We are dedicated to organizing and mobilizing the over 23 million Americans in recovery from addiction to alcohol and other drugs, our families, friends and allies into recovery community organizations and networks, to promote the right and resources to recover through advocacy, education and demonstrating the power and proof of long-term recovery. Learn more...
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The rise of an international recovery advocacy movement is, country by country, expanding the physical, psychological, social, and political space in which long-term personal and family recovery can flourish. Earlier posts have highlighted such efforts in Canada, the UK, the Islamic Republic of Iran, Australia, Japan, the Philippines, and East Africa. Today, we explore recovery advocacy in the Republic of Ghana in West Africa.
Ironically, it is at the margins of society that one discovers the moral center. –Van Jones
In a bleeding world, where are the sources of communal healing? When our connecting fabric is shredding under the assault of hateful rhetoric, where do we find common ground—settings where people speak with each other and not at and over each other? How can we escape the spell of political pimps of all persuasions creating and exploiting divisions for personal aggrandizement and ideological gain?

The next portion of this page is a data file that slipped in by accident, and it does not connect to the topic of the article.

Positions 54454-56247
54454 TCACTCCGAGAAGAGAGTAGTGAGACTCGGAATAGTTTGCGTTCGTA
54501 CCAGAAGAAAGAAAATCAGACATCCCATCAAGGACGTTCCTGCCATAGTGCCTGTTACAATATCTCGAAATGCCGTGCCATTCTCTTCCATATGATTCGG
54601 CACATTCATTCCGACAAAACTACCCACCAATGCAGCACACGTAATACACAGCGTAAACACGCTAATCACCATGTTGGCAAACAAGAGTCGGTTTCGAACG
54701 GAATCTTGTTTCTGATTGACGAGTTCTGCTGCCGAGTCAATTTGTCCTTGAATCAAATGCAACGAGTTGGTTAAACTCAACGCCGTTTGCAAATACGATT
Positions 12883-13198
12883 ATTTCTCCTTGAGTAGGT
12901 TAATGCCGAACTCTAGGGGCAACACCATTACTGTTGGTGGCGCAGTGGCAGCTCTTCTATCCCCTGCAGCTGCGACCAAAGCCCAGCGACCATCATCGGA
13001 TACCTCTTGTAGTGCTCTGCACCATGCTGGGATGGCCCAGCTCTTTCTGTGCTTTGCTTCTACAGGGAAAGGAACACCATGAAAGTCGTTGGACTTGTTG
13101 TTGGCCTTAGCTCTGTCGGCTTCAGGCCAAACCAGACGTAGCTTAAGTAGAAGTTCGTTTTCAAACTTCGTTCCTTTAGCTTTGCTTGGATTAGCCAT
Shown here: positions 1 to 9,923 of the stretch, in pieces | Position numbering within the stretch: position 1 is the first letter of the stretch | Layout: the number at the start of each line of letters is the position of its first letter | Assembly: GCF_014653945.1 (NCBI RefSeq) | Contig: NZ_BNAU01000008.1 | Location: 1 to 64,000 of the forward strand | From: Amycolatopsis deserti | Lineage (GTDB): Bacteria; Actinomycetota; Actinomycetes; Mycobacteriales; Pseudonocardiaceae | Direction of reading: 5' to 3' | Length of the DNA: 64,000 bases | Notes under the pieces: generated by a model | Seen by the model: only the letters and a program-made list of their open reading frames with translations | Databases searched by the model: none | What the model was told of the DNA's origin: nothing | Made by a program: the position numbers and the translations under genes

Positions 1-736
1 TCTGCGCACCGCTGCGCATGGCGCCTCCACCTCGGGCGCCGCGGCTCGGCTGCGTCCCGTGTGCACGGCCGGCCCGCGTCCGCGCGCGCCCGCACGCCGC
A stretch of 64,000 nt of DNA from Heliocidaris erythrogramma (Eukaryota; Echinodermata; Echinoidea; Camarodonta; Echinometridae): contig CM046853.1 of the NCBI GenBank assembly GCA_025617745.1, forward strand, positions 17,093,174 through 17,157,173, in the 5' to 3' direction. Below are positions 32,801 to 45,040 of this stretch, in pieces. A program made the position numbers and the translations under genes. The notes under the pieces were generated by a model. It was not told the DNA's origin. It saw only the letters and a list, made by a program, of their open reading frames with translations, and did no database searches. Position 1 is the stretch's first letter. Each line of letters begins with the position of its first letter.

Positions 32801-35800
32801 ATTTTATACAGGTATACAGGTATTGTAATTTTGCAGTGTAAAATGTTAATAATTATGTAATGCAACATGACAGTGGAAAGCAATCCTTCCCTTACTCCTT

I regularly receive emails and phone calls that poignantly illuminate the stigma and discrimination people can face as they make the journey through addiction to recovery and a life of purpose and meaning. Drug warrior ideologues have employed manipulative rhetoric and caricatured images of people experiencing alcohol and other drug (AOD) problems for political, professional, and financial gain. The resulting policy and practice consequences have inflicted harm in multiple quarters, but perhaps most devastatingly upon those most directly affected by such problems. Misconceptions about the nature of addiction and pessimism about the potential for long-term recovery have fueled social stigma, led to the mass incarceration of drug users, and assured inadequate resource allocations for addiction treatment. Stigma has also inhibited help-seeking and created obstacles to recovery in such areas as housing, education, health care, and employment, as well as contributing to the social isolation of people in recovery. For people in recovery, addiction-related stigma can insert itself into all manner of restrictions years into the recovery process. Below is an illustration of such a restriction when Shiv Sharma, a member of the Board of SMART Recovery International (SRI), requested a visa to travel to the SRI board annual meeting in the U.S. (His letter to me is shared here with his permission.)